CSX Transportation says it’s ready for fall peak

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WASHINGTON — CSX Transportation’s trains are now moving faster and freight cars are spending less time in yards than they did last year, railroad executives told federal regulators on Monday.

CSX officials say that after two months of improvement, terminal dwell is now lower than the full-year average for 2016. Average train speed, which has climbed slowly for six weeks, also exceeds the 2016 average.

Transit times for merchandise carloads have returned to a “normal range,” CSX officials say, and are lower than before CEO E. Hunter Harrison began implementing his precision scheduled railroading operating plan in March.

“Significant operating improvements during [the] third quarter put CSX on a solid foundation for fall peak,” CSX told the Surface Transportation Board.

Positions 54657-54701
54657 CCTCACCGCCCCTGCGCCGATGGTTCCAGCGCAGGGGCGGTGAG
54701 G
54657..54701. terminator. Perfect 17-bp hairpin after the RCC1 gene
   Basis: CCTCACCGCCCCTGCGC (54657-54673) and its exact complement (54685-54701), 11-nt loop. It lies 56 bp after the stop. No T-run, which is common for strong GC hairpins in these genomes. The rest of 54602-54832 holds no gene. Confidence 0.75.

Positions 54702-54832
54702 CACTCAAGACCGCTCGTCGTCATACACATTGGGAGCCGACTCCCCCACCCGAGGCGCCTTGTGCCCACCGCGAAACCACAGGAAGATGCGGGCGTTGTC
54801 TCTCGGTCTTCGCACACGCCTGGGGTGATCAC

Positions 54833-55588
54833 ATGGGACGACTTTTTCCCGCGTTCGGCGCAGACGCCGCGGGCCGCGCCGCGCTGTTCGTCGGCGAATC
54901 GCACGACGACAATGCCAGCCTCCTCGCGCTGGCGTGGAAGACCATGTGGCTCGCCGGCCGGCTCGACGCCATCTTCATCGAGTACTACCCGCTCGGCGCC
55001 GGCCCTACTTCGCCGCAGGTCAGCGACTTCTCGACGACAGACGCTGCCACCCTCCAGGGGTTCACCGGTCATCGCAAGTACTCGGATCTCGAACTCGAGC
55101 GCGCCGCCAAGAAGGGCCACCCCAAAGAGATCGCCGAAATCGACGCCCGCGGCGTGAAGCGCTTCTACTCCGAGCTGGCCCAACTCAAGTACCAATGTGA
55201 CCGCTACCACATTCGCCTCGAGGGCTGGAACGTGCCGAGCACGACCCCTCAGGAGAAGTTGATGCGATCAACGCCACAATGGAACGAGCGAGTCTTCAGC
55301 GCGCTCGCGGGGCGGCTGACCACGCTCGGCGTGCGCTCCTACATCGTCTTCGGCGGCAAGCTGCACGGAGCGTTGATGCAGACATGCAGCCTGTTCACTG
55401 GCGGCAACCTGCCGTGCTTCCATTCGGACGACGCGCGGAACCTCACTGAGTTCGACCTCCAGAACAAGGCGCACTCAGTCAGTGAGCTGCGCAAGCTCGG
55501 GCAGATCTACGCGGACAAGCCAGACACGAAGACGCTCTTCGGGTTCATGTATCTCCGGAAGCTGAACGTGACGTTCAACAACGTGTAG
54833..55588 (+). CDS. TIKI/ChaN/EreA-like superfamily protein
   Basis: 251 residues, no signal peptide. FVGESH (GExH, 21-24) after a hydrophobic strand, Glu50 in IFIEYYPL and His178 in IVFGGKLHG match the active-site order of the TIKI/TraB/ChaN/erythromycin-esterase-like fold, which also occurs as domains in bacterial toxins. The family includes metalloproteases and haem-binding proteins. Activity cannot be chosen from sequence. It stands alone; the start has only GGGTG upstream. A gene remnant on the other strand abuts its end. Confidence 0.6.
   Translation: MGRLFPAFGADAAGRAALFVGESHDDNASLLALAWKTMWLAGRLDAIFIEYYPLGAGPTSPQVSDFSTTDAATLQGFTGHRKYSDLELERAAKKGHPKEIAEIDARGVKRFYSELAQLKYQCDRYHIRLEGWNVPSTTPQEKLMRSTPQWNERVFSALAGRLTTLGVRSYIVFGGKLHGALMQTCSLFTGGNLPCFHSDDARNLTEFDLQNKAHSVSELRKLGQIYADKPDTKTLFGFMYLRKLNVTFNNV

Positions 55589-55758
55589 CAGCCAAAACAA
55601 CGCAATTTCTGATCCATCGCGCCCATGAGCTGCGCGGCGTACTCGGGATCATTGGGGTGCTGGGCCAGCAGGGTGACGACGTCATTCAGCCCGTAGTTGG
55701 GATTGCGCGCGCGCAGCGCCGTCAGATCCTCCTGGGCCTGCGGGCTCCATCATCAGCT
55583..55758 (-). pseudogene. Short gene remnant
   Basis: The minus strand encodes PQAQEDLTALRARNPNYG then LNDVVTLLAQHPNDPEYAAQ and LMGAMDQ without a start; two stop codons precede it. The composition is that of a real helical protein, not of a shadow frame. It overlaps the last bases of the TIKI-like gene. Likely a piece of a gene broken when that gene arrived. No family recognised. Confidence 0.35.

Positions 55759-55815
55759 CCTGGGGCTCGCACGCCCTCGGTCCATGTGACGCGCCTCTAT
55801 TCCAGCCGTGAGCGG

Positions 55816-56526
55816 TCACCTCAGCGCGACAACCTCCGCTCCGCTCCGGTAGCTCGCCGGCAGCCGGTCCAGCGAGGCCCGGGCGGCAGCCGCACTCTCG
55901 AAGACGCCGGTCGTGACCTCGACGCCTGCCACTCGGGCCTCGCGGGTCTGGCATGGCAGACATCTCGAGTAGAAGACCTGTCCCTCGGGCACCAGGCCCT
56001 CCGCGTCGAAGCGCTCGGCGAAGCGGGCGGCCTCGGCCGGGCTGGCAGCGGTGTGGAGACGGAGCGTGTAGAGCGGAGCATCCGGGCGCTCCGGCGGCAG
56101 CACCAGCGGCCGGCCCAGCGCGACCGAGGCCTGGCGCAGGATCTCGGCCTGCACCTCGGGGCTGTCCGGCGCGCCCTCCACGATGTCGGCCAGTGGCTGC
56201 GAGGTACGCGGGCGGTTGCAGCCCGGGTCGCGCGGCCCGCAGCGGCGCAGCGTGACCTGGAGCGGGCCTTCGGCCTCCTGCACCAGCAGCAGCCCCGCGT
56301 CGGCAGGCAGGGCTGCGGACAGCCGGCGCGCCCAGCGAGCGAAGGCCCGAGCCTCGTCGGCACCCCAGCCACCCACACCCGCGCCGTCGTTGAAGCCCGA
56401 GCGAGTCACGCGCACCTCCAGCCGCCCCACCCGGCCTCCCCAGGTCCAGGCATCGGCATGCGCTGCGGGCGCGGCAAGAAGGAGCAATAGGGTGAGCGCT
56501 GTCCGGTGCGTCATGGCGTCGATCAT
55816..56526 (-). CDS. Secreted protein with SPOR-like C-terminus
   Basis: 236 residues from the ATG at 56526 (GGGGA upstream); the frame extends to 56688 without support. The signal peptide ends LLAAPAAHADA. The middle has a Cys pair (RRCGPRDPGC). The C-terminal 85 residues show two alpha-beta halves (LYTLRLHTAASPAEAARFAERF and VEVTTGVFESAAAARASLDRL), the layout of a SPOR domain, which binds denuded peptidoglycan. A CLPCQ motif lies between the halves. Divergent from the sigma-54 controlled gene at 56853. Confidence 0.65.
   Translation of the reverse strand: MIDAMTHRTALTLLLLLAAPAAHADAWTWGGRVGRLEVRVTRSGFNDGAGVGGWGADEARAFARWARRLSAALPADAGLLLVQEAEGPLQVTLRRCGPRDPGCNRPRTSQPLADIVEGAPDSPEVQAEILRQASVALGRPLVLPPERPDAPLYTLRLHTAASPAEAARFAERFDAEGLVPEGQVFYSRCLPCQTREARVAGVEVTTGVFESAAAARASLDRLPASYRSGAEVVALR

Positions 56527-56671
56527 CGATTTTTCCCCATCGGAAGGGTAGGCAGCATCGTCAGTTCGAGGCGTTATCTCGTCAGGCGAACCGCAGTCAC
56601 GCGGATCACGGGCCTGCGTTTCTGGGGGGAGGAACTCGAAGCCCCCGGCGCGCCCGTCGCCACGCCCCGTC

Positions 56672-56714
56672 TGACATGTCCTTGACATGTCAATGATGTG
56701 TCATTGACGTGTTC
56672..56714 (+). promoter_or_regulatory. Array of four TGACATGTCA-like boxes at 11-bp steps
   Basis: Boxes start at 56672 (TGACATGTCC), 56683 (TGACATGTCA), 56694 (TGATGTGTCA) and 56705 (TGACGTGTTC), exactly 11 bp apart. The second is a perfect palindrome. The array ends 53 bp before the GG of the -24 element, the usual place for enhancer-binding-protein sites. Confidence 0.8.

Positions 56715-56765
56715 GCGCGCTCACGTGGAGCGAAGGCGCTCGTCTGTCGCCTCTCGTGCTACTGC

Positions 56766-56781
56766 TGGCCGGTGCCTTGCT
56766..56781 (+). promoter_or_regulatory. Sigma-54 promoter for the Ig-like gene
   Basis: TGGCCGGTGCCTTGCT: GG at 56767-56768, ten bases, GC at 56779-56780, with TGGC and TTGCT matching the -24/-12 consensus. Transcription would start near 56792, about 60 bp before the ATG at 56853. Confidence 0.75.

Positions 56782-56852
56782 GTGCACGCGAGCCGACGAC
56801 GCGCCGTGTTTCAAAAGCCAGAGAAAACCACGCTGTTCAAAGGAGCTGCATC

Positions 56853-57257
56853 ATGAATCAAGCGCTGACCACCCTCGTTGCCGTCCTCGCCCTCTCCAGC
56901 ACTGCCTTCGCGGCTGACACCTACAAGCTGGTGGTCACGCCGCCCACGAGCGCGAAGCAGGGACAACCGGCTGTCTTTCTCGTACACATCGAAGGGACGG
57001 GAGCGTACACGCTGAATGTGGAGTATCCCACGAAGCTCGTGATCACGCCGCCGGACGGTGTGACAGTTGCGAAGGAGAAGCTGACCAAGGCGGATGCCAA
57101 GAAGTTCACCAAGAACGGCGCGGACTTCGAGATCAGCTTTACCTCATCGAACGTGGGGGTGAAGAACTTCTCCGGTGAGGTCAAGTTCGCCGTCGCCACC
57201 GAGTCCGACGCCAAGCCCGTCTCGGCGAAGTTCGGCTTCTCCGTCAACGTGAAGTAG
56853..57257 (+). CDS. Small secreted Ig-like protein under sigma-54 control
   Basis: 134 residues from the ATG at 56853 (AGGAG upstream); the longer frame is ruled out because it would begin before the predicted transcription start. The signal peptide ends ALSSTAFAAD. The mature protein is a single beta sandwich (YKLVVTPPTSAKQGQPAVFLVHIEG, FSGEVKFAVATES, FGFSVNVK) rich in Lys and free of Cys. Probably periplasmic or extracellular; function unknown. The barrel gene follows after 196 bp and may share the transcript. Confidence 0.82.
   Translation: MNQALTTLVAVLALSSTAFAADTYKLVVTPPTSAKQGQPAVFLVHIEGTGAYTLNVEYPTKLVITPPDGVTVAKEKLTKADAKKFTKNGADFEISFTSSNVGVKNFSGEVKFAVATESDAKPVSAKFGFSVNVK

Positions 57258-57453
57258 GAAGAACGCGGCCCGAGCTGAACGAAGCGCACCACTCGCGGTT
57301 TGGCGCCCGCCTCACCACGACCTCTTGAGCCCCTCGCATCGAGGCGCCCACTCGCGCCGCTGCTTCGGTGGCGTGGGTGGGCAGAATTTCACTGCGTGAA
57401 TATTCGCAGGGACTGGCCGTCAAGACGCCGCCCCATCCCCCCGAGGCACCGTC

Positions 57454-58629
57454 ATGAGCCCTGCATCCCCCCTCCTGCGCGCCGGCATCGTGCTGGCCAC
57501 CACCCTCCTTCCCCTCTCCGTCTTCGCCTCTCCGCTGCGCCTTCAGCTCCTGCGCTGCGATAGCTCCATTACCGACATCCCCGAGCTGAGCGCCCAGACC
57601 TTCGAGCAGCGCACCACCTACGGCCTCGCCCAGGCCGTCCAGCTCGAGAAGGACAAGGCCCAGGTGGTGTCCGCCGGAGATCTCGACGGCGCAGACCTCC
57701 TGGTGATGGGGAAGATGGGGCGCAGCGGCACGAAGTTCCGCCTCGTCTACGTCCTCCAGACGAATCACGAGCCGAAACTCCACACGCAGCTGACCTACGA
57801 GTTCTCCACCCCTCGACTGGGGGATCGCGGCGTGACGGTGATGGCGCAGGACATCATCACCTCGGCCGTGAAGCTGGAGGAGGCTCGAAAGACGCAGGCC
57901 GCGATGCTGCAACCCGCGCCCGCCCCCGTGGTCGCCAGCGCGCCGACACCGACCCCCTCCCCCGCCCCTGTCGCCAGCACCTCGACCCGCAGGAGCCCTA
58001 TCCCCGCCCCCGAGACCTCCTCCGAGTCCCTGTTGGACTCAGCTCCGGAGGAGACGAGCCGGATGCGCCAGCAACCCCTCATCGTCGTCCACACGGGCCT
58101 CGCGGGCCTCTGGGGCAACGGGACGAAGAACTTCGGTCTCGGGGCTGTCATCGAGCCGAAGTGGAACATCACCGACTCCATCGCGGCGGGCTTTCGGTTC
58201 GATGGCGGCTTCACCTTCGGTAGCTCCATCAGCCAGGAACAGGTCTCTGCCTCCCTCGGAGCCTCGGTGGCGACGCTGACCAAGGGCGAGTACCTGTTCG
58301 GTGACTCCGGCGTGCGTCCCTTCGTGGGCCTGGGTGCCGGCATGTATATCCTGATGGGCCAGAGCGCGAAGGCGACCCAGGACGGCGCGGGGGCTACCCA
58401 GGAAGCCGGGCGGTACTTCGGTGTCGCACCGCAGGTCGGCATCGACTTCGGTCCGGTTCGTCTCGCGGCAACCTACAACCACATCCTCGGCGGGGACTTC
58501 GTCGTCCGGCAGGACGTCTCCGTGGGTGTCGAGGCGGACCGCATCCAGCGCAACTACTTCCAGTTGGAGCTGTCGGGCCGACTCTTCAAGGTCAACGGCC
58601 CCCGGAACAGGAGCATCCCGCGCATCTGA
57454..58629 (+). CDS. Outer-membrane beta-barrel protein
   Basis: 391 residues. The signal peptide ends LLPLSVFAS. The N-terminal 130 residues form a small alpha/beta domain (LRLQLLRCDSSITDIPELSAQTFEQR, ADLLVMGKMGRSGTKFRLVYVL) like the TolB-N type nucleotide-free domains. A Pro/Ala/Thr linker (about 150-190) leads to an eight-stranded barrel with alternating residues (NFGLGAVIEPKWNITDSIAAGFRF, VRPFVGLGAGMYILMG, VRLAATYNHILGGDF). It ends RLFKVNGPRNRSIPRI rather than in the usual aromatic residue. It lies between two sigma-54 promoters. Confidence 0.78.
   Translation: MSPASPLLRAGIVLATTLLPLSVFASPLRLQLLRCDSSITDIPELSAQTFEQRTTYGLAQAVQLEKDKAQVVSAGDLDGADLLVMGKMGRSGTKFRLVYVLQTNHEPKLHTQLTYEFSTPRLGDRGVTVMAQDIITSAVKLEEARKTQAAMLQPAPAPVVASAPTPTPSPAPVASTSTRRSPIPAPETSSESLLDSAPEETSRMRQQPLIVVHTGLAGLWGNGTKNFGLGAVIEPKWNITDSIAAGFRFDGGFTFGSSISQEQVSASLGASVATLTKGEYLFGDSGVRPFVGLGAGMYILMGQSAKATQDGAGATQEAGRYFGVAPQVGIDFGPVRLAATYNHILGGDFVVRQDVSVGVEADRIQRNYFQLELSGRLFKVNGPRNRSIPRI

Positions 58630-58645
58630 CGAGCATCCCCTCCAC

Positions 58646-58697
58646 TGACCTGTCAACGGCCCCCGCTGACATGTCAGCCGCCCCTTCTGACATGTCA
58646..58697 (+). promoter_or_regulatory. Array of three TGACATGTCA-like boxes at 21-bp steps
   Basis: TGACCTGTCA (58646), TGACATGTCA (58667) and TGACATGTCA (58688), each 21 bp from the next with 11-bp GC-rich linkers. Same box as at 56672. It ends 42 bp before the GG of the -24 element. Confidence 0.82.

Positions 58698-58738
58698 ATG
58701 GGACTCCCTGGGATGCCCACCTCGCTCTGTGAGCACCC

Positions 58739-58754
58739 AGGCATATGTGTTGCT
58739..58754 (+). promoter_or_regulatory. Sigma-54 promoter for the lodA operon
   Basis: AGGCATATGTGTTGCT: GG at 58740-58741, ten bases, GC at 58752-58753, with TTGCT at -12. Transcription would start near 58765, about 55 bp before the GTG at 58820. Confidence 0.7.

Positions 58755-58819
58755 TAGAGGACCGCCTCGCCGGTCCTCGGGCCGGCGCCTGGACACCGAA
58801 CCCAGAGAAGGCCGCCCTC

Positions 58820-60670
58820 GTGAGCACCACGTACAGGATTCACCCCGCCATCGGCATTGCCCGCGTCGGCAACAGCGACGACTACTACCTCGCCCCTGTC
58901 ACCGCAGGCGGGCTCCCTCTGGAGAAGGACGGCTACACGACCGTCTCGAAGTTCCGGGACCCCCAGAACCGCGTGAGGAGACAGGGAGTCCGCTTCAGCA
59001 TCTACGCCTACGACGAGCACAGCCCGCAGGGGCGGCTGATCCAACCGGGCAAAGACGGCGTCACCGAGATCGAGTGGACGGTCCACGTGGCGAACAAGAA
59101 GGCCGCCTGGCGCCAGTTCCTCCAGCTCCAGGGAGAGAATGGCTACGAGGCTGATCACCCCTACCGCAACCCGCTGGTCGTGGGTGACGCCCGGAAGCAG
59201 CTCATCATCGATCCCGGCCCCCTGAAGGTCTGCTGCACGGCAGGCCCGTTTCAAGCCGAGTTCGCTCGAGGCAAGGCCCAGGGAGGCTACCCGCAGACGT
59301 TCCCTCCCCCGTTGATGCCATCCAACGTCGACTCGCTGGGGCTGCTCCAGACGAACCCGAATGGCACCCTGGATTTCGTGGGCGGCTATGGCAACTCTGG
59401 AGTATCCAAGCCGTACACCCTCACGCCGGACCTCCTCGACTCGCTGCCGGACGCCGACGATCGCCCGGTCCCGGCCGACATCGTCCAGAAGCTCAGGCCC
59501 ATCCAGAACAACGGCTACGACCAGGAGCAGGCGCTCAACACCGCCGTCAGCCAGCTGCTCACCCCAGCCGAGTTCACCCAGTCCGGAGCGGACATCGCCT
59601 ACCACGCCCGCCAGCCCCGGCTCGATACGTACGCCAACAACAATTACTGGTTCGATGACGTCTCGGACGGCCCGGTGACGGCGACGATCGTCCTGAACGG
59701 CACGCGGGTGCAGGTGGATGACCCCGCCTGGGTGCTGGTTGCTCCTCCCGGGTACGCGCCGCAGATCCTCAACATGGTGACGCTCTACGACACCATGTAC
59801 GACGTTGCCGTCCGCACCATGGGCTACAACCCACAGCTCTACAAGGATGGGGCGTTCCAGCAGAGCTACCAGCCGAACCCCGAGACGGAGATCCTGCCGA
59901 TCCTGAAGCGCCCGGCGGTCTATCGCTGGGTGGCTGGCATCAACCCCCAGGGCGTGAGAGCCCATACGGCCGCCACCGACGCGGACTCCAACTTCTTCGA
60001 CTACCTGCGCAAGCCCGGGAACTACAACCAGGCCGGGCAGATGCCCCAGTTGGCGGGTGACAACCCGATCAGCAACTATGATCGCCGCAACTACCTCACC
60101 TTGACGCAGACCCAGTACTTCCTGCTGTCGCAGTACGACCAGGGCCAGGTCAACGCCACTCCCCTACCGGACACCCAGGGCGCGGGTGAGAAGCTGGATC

Customer backlogs are down more than 50 percent from the peak this summer, CSX says, and now represent less than 1 percent of daily originations and less than 0.2 percent of active cars online.   

But on-time performance remains subpar. At 67 percent, on-time arrivals are roughly the same as they were for the full-year average of 2016.

High on-time performance is a critical element of precision scheduled railroading due in part to its emphasis on block-swapping. If trains are late, the blocks of cars they carry may miss their scheduled connections and could incur delays that can reach 24 hours.

Shippers say CSX is making uneven progress at improving its operations. Some have reported significantly lower transit times and greater reliability, while others say CSX service has declined, with longer transit times and large variability in arrivals as well as delivery of empty cars.

Harrison says precision scheduled railroading will ultimately produce faster, more reliable service.
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